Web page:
3. The economics of demolition differs from jurisdiction to jurisdiction.
Seawell explains the costs of deconstruction versus demolition.
“The average two-story house costs between twelve to sixteen thousand dollars to demolish, whether it’s regular demolition or deconstruction. This yields about 45 tons of rubble. However, with deconstruction, the difference is that the owner gets a tax deduction for donating the materials that are salvaged and recycled – this is usually around $8,000 or so,” she explains.
“The cost of the deconstruction is based on a couple things – equipment rental, cost of throwing material in the landfill, whether or not there is asbestos in the building, sewing cuts and labour,” says Seawell.
Prices also vary between counties.
“The one challenge we have is the cost of landfill. In Buffalo, a ton of debris costs about $25 to dispose, which is very cheap compared to other cities on the East Coast such as New York. In NYC for example, it costs about $110 a ton, so contractors make sure to separate and divert materials. So, conventional demolition is so popular in Buffalo because it’s so inexpensive and quick. It costs $1,125.00 to use the landfill and bury a house, while if you were looking at NYC, it would cost $4,950 just to use the landfill.”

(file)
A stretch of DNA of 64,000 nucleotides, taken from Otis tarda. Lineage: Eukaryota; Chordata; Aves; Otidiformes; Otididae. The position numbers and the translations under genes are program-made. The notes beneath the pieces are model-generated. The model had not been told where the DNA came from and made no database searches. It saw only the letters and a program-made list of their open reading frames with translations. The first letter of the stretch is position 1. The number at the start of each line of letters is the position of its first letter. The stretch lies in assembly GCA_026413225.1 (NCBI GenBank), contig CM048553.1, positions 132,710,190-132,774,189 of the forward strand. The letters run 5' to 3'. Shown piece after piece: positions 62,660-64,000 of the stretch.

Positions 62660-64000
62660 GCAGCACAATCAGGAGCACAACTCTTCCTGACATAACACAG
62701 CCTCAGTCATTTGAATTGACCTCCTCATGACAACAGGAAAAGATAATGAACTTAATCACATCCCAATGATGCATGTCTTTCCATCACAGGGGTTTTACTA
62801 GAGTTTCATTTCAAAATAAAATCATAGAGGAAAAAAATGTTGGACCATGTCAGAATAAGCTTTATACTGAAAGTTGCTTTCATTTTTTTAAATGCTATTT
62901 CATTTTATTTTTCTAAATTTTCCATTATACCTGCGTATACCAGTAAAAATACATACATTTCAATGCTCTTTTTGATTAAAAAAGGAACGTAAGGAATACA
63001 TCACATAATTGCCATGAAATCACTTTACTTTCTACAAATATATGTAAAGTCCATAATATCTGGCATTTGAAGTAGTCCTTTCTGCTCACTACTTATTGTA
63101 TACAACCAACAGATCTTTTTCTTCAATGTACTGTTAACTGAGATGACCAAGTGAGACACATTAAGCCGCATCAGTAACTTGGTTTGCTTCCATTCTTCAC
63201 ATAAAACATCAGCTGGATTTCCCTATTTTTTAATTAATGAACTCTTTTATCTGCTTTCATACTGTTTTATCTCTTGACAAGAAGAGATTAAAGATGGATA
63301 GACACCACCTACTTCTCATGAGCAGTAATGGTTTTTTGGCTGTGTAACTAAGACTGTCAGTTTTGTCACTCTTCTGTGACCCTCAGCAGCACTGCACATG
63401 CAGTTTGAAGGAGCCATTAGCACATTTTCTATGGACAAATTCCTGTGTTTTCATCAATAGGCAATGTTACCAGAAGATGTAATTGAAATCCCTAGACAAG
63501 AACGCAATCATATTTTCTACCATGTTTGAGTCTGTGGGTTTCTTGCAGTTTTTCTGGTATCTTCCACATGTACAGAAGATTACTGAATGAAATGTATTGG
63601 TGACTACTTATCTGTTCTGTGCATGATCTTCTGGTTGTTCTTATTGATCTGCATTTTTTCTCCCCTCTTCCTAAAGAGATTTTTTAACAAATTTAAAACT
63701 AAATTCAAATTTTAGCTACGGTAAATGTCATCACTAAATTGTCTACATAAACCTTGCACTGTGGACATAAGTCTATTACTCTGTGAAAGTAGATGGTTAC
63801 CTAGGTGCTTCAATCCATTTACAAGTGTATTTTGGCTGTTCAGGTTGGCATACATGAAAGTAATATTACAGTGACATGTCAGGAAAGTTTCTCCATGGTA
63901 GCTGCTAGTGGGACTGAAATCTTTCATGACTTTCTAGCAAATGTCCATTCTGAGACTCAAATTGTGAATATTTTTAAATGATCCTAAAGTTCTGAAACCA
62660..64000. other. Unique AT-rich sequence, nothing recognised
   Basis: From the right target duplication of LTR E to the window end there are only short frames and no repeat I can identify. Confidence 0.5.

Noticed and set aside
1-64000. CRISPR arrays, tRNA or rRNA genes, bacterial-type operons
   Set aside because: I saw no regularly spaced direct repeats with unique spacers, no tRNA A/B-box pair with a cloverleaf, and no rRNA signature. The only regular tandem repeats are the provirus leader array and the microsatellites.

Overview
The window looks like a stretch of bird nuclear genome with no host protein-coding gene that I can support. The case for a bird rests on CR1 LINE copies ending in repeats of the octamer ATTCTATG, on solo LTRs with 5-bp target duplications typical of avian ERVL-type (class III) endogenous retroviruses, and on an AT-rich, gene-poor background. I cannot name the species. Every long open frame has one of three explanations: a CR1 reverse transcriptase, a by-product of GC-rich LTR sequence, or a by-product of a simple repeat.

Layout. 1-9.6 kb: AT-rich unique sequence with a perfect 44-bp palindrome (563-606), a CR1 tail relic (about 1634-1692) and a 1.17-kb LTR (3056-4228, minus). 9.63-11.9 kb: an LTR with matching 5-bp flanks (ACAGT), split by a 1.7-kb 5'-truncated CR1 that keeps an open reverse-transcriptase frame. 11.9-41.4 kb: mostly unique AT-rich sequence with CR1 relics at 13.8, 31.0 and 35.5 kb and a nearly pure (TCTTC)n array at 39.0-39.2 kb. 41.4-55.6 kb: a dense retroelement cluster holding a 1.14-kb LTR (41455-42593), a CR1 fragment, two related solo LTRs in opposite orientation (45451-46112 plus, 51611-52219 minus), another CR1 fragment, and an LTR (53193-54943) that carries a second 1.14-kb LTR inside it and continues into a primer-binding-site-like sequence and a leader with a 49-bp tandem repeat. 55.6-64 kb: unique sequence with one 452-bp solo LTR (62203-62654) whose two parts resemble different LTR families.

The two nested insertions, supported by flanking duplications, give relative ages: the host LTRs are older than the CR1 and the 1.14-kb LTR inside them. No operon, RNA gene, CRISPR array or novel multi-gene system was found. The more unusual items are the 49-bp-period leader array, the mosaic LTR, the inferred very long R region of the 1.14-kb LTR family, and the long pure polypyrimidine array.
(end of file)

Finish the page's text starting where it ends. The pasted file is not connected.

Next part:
4. Deconstruction is a great way to salvage a piece, or pieces, of history.
Beyond the economic benefits of deconstruction, the simple fact exists that deconstruction yields some really cool stuff. Visiting ReSOURCE, I came across early 20th century door handles, 1950s light fixtures, stained glass windows, vases, paintings, chandeliers, sinks, and beautiful cabinets, copper ceiling tiles, and a bevy of other bric-a-brac. Most of these things were constructed during a time where quality was important, and planned obsolescence was not a standard.
5. Deconstruction is also a way to engage the community.
Buffalo ReUse has found that deconstruction has had a number of knock-on effects. First, is that deconstruction has helped to remove abandoned houses, which are seen as liabilities in the city. The organization has also hired and trained local people, many of them youth from low income neighbourhoods. The store, ReSOURCE, has been able to sell low cost items for people in the neighbourhood.
The organization has also engaged its neighbours in urban planning, envisioning how vacant spaces would take shape in their community.
“Ideally, we want to transform all of the vacant lots in our target area into gardens, parks, safe pass-thrus, greenhouses, and other spaces that benefit and beautify the neighbourhood,” explains Seawell.
“On top of that, we also want to continue to plant trees, hold workshops, empower the community, and promote environmental stewardship,” she adds.
It is clear that Buffalo ReUse has some lofty goals and big ideas. Like their deconstructions, with a little elbow grease they can make these things happen.
Thanks to Rachel Mathews and Caesandra Seawell in writing this article. More information about Buffalo ReUse can be found at http://www.buffaloreuse.org.